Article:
Have roof, call it home
Unconventional structures can make happy digs for adventurous homeowners willing to invest creativity and elbow grease.
Marcia Weber was working at a boarding school when she got laid off, losing her income and her living quarters. Her solution? Move into her vacation home. The catch? It’s a train caboose.
Since January 2009, Weber has lived in a 337-square-foot wooden caboose that sits on 30 feet of track in a rural northeast corner of Pennsylvania called Endless Mountains.
Weber and her former husband bought the caboose in 1976 for $6,000 after seeing an ad in The Wall Street Journal.
It wasn’t quite equipped for a permanent resident when Weber decided to call it home.
With no indoor plumbing, Weber relied on a bucket that she would trot out daily into the woods, so “washing my hair was always a special day,” laughs Weber, who has since attached a bathroom to the back.
“It’s fun,” said Weber, 67, who has outfitted her caboose with such comforts as a dishwasher, stacked washer and dryer, cable and Internet. “I’m always one who likes things that are unique.”
Unconventional structures can make happy digs for adventurous homeowners willing to invest creativity and elbow grease. Grain bins, missile silos and shipping containers have all found new life as residences of varying degrees of swank. In Sunset Beach, Calif., an 87-foot-tall water-tower-turned-luxury-home is for sale for $4.5 million.
On the lower end of the swank spectrum, Judy Parker saved money on building a new house by turning a 1924 barn being used as a cattle loafing shed into a 1,500-square-foot home, with a bed-and-breakfast in the hay loft.
An old rail runs across the ceiling, where a pulley would transport hay. Teeth marks can still be seen on the wooden posts where the livestock stalls used to be.
And then there are the lighthouse dwellers, a particularly passionate breed with a humble respect for the time-forgotten beacons.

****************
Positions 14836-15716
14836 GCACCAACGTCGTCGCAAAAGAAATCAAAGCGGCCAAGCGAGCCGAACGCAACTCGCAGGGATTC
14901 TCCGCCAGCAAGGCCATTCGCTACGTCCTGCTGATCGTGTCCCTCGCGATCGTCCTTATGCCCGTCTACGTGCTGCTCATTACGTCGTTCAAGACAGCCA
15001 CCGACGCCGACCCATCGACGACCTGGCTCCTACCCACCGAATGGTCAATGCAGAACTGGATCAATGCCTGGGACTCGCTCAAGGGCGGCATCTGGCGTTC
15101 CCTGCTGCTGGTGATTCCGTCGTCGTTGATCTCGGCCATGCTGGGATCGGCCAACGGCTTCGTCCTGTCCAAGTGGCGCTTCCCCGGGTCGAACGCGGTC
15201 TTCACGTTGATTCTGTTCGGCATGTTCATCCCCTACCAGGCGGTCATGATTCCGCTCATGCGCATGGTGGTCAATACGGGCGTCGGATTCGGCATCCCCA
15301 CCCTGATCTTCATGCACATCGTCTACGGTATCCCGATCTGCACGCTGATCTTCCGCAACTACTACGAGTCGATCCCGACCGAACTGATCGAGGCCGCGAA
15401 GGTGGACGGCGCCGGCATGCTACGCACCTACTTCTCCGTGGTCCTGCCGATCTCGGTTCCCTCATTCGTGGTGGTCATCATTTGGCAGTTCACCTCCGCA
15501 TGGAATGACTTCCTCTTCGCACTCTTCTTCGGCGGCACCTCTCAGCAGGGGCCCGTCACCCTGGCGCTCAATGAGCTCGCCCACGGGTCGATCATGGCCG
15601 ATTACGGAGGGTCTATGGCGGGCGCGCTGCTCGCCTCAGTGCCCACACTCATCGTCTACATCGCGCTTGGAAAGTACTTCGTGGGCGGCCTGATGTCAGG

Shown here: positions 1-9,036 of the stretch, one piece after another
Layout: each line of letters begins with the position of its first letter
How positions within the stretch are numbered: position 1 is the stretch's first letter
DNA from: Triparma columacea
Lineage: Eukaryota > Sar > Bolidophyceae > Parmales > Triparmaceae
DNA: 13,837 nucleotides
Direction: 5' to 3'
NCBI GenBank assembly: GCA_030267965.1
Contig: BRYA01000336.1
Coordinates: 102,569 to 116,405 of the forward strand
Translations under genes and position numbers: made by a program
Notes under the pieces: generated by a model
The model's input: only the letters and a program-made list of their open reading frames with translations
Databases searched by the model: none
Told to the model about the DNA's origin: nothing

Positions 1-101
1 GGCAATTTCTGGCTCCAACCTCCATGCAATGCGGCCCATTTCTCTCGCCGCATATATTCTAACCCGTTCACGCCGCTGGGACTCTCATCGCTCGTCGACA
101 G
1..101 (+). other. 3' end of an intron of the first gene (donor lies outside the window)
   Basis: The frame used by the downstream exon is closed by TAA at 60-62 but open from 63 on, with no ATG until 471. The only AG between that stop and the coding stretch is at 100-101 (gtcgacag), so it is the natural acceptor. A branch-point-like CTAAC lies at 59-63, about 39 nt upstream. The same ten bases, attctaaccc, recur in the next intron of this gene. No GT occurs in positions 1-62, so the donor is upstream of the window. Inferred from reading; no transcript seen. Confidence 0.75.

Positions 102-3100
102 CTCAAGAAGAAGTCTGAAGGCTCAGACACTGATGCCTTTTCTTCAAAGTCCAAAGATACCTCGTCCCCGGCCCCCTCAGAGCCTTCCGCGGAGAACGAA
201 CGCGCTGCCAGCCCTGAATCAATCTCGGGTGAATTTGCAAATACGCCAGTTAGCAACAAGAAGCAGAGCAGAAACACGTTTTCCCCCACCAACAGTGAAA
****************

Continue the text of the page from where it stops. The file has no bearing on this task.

For the past year, Bill Kitchen has been living at the Little River lighthouse in Cutler, Maine, the most northeastern lighthouse in the country, where the foghorn blares every 10 seconds.
Kitchen, 53, lives in the 2,000-square-foot keeper’s cottage beside the 44-foot-tall lighthouse. The uninsulated cottage had no heat when he moved in (now there’s a pellet stove), so he wore eight layers of clothing around the clock during winter.
He proposed the yearlong project to call attention to the value of lighthouses, encourage visitors and share the experience in hopes it inspires other people to live outside their comfort zone.
Not all re-purposed structures are old or even recycled.
In the farmlands outside of Dighton, Kan., grain growers Vance and Louise Ehmke built an office and guesthouse in a new grain silo after traditional structures seemed “boring and poorly built.”
The 2,400-square-foot round, steel silo, which stretches 42 feet in diameter and is 31 feet tall at its domed peak, has a loft look, with a steel staircase leading from the offices and kitchenette on the first floor to the two spacious bedrooms and bathroom on the second.
Old windmill tail fins and railroad artifacts serve as decoration. Outside, there’s an oak door, bench swing and wraparound deck.
The Ehmkes had the silo double-insulated with blown cellulose to make it livable. Double-paned narrow windows, no wider than two feet to fit the curve, allow natural light.
While the Ehmkes reside in a house nearby, their youngest son, Layton, lived in the grain silo for a year, enduring the whip of the wind and enjoying the drum of the rain against the steel.
“The roundness of it was great,” said Layton Ehmke, 31, who now works as a journalist in Chicago. “When I write I get up and walk around, so I would just walk in circles around the whole building.”